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View Full Version : Poker Range of Hands Math

GTSamIAm
09-04-2005, 10:06 PM
You're supposed to always put a player on a range of hands and an approximate percentage that the opponent has a certain hand. So you could calculate your equity weighting the chance of each poker hand. Or you could play the opponent on each specific hand according to the percentage that he has it. In the long run, shouldn't these two choices have the same expected value? Also, if you choose the hand that has the highest expected value for you, shouldn't this be more profitable than playing his range of hands? Or what about choosing the most probable hand?

AaronBrown
09-06-2005, 07:51 PM
I'm not sure I understand. Let's take an oversimplified example. Say a player raises in first position if and only if he has:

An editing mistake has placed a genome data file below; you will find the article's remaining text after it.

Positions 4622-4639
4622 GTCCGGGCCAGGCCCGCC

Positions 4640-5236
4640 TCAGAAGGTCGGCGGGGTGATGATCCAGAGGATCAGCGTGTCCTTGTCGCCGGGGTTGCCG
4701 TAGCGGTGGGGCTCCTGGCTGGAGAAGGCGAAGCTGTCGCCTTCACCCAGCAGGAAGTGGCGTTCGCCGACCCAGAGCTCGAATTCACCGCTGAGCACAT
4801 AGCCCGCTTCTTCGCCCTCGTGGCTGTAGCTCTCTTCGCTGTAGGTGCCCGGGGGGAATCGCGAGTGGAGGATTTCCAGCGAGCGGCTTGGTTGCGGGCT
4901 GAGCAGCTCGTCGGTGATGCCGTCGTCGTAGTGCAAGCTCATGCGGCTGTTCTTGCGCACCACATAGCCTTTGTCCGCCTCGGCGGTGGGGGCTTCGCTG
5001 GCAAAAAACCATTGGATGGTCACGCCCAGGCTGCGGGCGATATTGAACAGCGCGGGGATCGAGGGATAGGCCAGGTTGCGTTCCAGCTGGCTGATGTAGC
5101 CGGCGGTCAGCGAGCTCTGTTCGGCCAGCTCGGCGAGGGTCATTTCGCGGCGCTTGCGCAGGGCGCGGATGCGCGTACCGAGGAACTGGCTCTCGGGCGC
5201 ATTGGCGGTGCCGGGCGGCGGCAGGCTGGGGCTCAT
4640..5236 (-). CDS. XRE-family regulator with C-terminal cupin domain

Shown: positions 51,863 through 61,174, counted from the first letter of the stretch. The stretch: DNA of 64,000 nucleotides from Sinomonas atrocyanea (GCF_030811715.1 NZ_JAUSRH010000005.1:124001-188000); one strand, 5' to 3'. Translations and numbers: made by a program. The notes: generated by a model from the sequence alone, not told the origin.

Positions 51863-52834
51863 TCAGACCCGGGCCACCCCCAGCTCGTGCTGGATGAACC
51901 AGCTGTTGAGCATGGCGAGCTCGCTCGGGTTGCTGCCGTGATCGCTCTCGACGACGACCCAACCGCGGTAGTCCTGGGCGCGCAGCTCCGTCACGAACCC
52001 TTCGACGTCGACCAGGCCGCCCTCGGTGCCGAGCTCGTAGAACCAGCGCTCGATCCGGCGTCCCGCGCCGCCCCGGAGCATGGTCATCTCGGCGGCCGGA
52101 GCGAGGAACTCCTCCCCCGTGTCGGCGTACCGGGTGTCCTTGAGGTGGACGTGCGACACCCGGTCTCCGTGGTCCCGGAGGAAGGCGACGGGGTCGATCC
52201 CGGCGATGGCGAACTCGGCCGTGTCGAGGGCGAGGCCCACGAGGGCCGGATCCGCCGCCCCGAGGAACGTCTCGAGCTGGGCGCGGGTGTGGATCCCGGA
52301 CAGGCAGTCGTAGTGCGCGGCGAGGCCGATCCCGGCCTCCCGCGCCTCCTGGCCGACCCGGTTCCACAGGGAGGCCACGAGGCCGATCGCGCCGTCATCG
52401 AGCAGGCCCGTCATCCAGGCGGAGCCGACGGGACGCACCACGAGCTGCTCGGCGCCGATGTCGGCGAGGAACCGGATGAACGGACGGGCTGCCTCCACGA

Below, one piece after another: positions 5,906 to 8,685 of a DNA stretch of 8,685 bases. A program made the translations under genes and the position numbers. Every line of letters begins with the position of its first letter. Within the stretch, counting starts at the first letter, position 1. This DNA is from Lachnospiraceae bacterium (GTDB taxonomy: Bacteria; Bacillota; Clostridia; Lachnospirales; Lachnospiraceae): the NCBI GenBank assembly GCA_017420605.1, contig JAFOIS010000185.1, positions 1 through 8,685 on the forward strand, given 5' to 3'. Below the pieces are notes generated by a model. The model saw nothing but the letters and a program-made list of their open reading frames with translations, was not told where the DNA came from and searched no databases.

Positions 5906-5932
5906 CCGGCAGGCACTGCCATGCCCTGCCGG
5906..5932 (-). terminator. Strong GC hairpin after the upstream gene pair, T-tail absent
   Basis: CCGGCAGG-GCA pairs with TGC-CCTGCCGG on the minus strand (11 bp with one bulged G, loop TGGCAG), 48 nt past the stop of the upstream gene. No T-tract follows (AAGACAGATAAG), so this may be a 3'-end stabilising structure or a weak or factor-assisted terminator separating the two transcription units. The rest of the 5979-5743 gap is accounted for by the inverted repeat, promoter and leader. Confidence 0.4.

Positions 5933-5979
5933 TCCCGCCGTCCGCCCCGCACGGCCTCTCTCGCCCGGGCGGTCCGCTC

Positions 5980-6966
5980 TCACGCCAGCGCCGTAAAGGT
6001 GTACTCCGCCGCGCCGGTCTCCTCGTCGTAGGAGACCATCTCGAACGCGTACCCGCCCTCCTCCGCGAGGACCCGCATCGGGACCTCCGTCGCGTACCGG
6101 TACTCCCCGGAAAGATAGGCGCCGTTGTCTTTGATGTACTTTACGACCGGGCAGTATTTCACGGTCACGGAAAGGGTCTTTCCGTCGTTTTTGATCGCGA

(1) Any Ace-King or Ace-Queen
(2) Any suited Ace-x
(3) Any pair from 7's to Jacks

Of course, no one is this predictable. But if he was, there are 102 out of 1,326 starting hands that he would raise on if first position. You could compute the probability of any specific hand, say pocket Jacks, by taking the number of ways to form the hand (6) divided by 102. Of course, these computations will change based on the hands you hold.

In theory, you could compute your equity for any of the possible hands for the other player, then weight them by the probability of that hand. In practice, you use rough guesses of the probabilities of the most likely hands to form an idea of what your best action is.

It's silly to worry about which of his hands is best or worst for you, neither you nor he control what he has.